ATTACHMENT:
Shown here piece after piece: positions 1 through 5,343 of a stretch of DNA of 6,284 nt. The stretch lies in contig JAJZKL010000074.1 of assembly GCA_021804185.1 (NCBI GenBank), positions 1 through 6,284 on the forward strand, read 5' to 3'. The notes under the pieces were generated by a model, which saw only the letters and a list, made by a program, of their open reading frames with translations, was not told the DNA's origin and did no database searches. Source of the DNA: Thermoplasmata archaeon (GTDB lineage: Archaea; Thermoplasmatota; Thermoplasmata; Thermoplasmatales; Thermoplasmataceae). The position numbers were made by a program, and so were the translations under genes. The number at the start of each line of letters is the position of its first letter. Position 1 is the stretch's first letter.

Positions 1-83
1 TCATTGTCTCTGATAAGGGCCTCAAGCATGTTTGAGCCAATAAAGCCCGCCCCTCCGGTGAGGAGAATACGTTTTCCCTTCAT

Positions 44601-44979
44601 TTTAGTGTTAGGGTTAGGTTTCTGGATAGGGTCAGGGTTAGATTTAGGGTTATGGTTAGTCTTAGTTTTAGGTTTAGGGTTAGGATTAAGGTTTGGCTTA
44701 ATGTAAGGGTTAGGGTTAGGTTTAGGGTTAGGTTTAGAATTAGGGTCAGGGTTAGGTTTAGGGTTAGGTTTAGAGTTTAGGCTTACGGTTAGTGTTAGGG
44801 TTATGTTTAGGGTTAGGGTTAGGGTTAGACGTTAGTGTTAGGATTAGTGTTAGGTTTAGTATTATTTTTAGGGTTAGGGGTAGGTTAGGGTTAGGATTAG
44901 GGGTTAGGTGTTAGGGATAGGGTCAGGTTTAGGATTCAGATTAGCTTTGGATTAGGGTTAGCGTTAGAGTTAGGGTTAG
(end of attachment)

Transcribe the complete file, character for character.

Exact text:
Shown here piece after piece: positions 1 through 5,343 of a stretch of DNA of 6,284 nt. The stretch lies in contig JAJZKL010000074.1 of assembly GCA_021804185.1 (NCBI GenBank), positions 1 through 6,284 on the forward strand, read 5' to 3'. The notes under the pieces were generated by a model, which saw only the letters and a list, made by a program, of their open reading frames with translations, was not told the DNA's origin and did no database searches. Source of the DNA: Thermoplasmata archaeon (GTDB lineage: Archaea; Thermoplasmatota; Thermoplasmata; Thermoplasmatales; Thermoplasmataceae). The position numbers were made by a program, and so were the translations under genes. The number at the start of each line of letters is the position of its first letter. Position 1 is the stretch's first letter.

Positions 1-83
1 TCATTGTCTCTGATAAGGGCCTCAAGCATGTTTGAGCCAATAAAGCCCGCCCCTCCGGTGAGGAGAATACGTTTTCCCTTCAT

Positions 44601-44979
44601 TTTAGTGTTAGGGTTAGGTTTCTGGATAGGGTCAGGGTTAGATTTAGGGTTATGGTTAGTCTTAGTTTTAGGTTTAGGGTTAGGATTAAGGTTTGGCTTA
44701 ATGTAAGGGTTAGGGTTAGGTTTAGGGTTAGGTTTAGAATTAGGGTCAGGGTTAGGTTTAGGGTTAGGTTTAGAGTTTAGGCTTACGGTTAGTGTTAGGG
44801 TTATGTTTAGGGTTAGGGTTAGGGTTAGACGTTAGTGTTAGGATTAGTGTTAGGTTTAGTATTATTTTTAGGGTTAGGGGTAGGTTAGGGTTAGGATTAG
44901 GGGTTAGGTGTTAGGGATAGGGTCAGGTTTAGGATTCAGATTAGCTTTGGATTAGGGTTAGCGTTAGAGTTAGGGTTAG